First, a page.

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United States Court of Appeals,First Circuit.

Rosana CLAUDIO–DE LEÓN; Luis F. Carrasquillo–Rivera; Conjugal Partnership Carrasquillo–Claudio, Plaintiffs, Appellants, v. SISTEMA UNIVERSITARIO ANA G. MÉNDEZ; Universidad Del Este; Evelyn Ayala, in her Official and Personal Capacity; John Doe; Conjugal Partnership Doe–Ayala; Litz Príncipe, in her Official and Personal Capacity; James Doe; Conjugal Partnership Doe–Príncipe; Alberto Maldonado; José Méndez, Defendants, Appellees.

No. 13–1198.

Decided: December 22, 2014

Before TORRUELLA and LIPEZ, Circuit Judges, GELPÍ,* District Judge. Saulo Abad Vélez–Ríos, with whom Vélez & Sepúlveda, P .S.C. was on brief, for appellants. Edgar Hernández–Sánchez, with whom Victoria D. Pierce–King and Cancio, Nadal, Rivera & Díaz, P.S.C. were on brief, for appellee.

Plaintiffs–Appellants Rosana Claudio-de León (“Claudio”), Luis F. Carrasquillo–Rivera (“Carrasquillo”), and the conjugal partnership Carrasquillo–Claudio (collectively, “Appellants”) appeal the dismissal of Claudio's Title VII pregnancy and sex discrimination claim and Appellants' supplemental state law claims due to a forum selection clause contained in the employment contracts between Claudio and the University of the East of the Ana G. Méndez University System (“SUAGM” by its Spanish acronym) which precludes adjudication in federal court. On appeal, Appellants argue that: (1) the forum selection clause was not triggered because SUAGM failed to participate in mandatory “constructive negotiations conducted in good faith between the parties”; (2) Appellees1 waived enforcement of the forum selection clause due to their delay in raising the issue before the district court; and (3) even if the district court was correct in enforcing the forum selection clause, the dismissal should have been without prejudice. Though we disagree with Appellants and find the forum selection clause applicable and enforceable, we agree that the district court should have dismissed the case without prejudice. We therefore affirm the district court but modify the judgment to expressly permit re-filing in the appropriate forum.

I. Background

On February 15, 2008, Claudio was hired by the SUAGM School of Continuing Education. The employment contract, which was for a fixed term, was extended on four separate occasions, each for approximately six months. The final two extensions—covering August 3 through December 31, 2009, and January 7 through July 31, 2010, respectively—contained the following provision:

THIRTEENTH: Any dispute which arises between the parties and which cannot be resolved or surmounted by constructive negotiations conducted in good faith between the parties shall be submitted to the jurisdiction and competence of the Court of First Instance of the Commonwealth of Puerto Rico, San Juan Part, for adjudication and resolution.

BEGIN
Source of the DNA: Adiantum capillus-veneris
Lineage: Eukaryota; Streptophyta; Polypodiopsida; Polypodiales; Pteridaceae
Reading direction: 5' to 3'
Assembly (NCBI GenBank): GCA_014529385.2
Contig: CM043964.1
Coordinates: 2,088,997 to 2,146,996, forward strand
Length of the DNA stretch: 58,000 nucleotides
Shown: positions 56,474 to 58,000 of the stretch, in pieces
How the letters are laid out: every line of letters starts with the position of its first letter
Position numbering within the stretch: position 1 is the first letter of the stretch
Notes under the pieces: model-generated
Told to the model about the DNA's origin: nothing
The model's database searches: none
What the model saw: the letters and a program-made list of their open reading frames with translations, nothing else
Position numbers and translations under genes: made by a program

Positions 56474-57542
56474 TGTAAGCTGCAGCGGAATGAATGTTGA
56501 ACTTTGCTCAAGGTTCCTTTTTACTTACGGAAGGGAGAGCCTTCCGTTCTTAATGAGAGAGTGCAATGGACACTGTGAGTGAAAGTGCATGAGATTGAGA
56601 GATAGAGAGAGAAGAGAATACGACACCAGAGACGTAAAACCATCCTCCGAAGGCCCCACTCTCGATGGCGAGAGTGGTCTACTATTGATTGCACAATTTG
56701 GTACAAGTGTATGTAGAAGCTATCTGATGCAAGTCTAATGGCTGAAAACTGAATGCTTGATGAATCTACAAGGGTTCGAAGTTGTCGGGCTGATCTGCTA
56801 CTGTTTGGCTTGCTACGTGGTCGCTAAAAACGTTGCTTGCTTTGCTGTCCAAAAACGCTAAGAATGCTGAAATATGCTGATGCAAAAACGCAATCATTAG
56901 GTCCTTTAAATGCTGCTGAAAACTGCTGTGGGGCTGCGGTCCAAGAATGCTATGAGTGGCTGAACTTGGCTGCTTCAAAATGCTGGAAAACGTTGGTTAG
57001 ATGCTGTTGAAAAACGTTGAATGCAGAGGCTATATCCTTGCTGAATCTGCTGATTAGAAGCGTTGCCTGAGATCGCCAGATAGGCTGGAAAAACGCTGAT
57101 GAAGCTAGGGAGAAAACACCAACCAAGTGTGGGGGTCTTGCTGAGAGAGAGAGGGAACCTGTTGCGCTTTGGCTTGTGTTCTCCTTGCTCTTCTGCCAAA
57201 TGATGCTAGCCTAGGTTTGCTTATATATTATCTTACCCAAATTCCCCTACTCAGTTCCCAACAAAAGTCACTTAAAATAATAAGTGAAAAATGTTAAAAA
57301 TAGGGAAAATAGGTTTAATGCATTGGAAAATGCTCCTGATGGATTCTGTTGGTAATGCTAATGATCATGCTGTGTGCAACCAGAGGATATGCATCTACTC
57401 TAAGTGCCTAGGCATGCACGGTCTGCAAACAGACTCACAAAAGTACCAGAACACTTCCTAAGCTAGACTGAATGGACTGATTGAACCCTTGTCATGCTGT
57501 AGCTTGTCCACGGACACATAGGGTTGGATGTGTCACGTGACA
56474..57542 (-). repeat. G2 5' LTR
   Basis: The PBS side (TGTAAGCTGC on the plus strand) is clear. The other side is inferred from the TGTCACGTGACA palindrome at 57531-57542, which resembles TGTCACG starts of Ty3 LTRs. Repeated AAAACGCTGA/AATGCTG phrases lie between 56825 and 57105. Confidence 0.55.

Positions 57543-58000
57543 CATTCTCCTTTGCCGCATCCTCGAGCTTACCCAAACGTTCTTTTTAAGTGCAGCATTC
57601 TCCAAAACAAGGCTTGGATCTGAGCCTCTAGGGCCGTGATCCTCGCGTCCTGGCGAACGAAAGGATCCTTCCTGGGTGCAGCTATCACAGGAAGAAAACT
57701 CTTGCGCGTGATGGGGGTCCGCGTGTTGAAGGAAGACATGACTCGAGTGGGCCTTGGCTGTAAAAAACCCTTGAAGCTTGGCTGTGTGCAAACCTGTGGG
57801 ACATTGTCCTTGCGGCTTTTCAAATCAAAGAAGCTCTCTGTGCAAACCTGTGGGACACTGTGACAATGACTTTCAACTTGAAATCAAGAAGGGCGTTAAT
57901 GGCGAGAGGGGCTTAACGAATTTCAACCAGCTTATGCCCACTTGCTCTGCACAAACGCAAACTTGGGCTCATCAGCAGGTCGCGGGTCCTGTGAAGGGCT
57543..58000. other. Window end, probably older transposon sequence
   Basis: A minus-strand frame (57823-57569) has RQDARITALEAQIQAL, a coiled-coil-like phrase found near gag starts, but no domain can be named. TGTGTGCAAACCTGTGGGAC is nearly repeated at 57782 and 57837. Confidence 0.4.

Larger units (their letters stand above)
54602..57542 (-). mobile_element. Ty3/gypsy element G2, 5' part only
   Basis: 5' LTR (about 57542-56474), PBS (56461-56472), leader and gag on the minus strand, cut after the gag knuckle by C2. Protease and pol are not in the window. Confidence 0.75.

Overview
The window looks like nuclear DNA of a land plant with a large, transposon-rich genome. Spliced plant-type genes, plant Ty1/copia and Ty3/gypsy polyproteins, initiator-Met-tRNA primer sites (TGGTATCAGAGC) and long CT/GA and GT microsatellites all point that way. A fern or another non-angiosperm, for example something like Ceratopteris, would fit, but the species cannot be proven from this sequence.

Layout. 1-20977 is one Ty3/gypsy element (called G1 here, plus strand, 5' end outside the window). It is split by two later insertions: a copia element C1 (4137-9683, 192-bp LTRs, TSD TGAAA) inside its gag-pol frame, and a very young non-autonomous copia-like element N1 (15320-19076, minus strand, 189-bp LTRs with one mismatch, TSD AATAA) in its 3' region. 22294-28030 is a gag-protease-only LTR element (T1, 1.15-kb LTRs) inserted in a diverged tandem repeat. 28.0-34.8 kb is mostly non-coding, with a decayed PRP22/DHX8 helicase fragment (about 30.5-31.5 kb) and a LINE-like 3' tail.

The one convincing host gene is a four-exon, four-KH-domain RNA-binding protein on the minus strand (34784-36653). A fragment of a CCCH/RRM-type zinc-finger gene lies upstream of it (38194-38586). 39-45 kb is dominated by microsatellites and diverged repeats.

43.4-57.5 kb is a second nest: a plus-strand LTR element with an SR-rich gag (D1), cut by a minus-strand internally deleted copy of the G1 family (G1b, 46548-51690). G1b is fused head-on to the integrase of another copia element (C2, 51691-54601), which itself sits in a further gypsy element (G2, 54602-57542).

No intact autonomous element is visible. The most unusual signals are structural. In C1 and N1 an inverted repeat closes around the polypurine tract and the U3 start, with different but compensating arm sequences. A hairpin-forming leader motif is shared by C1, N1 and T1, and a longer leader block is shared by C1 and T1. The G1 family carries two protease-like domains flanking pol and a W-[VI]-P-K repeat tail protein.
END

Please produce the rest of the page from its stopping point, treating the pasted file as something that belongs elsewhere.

According to Claudio, beginning in August 2009 she “experienced a series of continuous actions that reveal a hostile environment of moral harassment in the employment and of marriage and pregnancy discrimination” by Ayala, her supervisor. This all stemmed, Claudio claims, from her relationship with, marriage to, and impregnation by Carrasquillo, the School's Marketing Officer. Concerned with this hostile environment, Claudio met with several SUAGM administrators: Ayala on December 11, 2009; Príncipe, the Associate Dean of the Continuing Education School, on January 14, 2010; María Socorro Díaz de Burgos (“Díaz de Burgos”), the Executive Assistant to the Chancellor, on January 15, 2010; and Mildred Y. Rivera–Cordero (“Rivera”), the System Vice–President of the Continuing Education School and the Professional Studies School, around April 2010.2 In all of these meetings, Claudio was told to “limit herself to her duties and to always greet Mrs. Ayala to teach her how professionals worked and to not assume the same attitude.” On June 3, Príncipe informed Claudio that her contract would not be renewed because Ayala “did not want her” there and because of Claudio's “low productivity.”

The next day, June 4, 2010, Claudio filed a complaint before the Equal Employment Opportunity Commission (“EEOC”) alleging pregnancy and sex discrimination. On July 16, 2010, Appellants filed suit in the Court of First Instance of the Commonwealth of Puerto Rico, Ponce Part. On October 12, 2010, the EEOC issued Claudio a Notice of Right to Sue. Appellants subsequently filed the instant action against SUAGM and numerous individuals in the district court on January 10, 2011, alleging marriage discrimination, pregnancy and gender discrimination, and retaliation under Title VII, and various state law claims.

On April 15, 2011, Appellees filed a motion to dismiss, arguing that Title VII does not provide for individual liability and that Appellants failed to exhaust their administrative remedies. On November 30, 2011, the district court agreed in part, dismissing all claims except Claudio's Title VII pregnancy and sex discrimination claim against SUAGM and Appellants' supplemental state law claims against all Appellees. Approximately two weeks later, on December 16, 2011, Appellees filed a second motion to “[d]ismiss the verified complaint without prejudice,” seeking, for the first time, to enforce the forum selection clause in the employment contracts. The district court granted this motion on May 14, 2012, but was silent as to whether the dismissal was with or without prejudice.

The district court denied Appellants' motion for reconsideration on December 26, 2012, and this timely appeal followed.

II. Discussion

In this Circuit, “we treat a motion to dismiss based on a forum selection clause as a motion alleging the failure to state a claim for which relief can be granted under Rule 12(b)(6).”3 Rivera v. Centro Médico de Turabo, Inc., 575 F.3d 10, 15 (1st Cir.2009); see also, e.g., Silva v. Encyclopedia Brittanica Inc., 239 F.3d 385, 387 (1st Cir.2001). We thus review the district court's decision de novo. Rivera, 575 F.3d at 15. In conducting this review, we, like the district court, may consider “documents the authenticity of which are not disputed by the parties,” “documents central to plaintiffs' claim,” and “documents sufficiently referred to in the complaint.” Id. (quoting Alt. Energy, Inc. v. St. Paul Fire & Marine Ins. Co., 267 F.3d 30, 33 (1st Cir.2001)) (internal quotation marks omitted); see also Beddall v. State St. Bank & Trust Co., 137 F.3d 12, 17 (1st Cir.1998) (“When ․ a complaint's factual allegations are expressly linked to—and admittedly dependent upon—a document (the authenticity of which is not challenged), that document effectively merges into the pleadings and the trial court can review it in deciding a motion to dismiss under Rule 12(b)(6).”). The employment contracts containing the forum selection clause at issue fall under each of these categories.